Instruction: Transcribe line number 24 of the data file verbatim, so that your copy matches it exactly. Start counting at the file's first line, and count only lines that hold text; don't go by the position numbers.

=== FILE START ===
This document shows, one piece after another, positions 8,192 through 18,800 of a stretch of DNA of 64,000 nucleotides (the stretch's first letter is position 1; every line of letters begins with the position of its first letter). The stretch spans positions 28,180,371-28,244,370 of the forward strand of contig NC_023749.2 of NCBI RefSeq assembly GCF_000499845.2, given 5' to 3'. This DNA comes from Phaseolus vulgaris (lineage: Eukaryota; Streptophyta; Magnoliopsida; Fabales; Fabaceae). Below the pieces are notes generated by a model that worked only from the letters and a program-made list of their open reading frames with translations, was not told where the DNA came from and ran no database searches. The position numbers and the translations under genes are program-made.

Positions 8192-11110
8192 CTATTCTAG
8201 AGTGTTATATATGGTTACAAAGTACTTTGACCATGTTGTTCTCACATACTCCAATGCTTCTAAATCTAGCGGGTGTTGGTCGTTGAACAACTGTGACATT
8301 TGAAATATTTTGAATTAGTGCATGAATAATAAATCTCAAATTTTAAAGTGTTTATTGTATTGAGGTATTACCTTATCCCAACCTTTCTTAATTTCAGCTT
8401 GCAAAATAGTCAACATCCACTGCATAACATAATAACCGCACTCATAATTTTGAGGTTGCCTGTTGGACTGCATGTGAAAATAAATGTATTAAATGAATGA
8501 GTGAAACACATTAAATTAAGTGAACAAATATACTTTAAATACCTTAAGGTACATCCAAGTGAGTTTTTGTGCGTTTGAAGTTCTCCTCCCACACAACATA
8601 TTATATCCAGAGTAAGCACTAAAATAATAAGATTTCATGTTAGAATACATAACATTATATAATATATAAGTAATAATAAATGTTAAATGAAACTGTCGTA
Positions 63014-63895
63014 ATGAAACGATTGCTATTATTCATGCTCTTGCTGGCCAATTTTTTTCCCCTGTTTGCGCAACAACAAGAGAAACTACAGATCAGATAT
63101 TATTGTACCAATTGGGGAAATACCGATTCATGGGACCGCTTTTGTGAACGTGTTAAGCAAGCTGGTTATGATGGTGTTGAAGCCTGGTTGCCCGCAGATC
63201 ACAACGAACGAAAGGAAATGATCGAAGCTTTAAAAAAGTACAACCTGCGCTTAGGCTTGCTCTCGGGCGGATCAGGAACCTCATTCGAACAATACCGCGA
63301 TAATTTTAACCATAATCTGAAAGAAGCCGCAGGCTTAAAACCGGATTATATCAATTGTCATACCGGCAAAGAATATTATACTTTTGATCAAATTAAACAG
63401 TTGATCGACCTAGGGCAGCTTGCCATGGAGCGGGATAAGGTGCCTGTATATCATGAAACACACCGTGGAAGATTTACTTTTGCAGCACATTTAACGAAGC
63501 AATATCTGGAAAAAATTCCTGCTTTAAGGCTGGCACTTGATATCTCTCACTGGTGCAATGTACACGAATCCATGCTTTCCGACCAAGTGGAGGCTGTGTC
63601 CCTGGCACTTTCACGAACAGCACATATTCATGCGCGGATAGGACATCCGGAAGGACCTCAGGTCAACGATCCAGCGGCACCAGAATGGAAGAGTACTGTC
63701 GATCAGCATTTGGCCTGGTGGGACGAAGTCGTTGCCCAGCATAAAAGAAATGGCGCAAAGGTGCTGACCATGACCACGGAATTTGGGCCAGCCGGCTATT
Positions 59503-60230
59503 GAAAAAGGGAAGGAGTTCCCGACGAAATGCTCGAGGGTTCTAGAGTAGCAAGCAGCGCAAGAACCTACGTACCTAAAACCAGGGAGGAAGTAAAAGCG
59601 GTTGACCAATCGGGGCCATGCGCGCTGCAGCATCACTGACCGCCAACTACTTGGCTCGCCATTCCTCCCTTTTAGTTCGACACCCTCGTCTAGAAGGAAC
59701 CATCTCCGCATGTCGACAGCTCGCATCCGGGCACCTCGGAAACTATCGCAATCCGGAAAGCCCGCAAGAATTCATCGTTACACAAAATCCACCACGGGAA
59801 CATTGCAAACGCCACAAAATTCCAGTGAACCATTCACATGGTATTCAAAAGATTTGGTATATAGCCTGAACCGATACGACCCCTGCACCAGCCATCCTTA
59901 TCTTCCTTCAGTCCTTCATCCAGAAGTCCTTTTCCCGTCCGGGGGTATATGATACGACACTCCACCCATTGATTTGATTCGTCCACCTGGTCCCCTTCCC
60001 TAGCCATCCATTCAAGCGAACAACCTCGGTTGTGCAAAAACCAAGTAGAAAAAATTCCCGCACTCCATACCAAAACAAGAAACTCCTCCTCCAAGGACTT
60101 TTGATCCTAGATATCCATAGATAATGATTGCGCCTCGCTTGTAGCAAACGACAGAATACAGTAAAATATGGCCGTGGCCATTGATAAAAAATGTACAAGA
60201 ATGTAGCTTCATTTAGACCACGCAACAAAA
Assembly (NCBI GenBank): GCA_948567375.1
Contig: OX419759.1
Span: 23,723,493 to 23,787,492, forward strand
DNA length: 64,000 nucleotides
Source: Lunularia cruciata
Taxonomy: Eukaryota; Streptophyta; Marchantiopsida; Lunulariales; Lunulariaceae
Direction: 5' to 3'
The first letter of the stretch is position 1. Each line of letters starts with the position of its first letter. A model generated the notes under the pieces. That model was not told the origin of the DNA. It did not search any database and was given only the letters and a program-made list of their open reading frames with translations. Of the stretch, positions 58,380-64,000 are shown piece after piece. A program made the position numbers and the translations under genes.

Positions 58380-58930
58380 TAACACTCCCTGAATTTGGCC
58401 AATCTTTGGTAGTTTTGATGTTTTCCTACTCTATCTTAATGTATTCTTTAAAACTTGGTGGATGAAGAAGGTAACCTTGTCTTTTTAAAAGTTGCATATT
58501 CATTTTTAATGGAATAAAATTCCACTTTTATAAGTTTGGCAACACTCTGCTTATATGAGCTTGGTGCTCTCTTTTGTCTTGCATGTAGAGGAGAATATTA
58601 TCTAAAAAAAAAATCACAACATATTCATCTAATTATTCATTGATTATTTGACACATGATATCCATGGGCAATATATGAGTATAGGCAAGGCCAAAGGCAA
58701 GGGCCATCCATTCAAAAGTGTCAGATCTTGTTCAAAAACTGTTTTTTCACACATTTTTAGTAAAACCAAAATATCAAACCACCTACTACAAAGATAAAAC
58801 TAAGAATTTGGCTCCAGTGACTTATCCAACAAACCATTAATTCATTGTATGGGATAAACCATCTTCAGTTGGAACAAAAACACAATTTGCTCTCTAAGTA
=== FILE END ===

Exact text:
60001 TAGCCATCCATTCAAGCGAACAACCTCGGTTGTGCAAAAACCAAGTAGAAAAAATTCCCGCACTCCATACCAAAACAAGAAACTCCTCCTCCAAGGACTT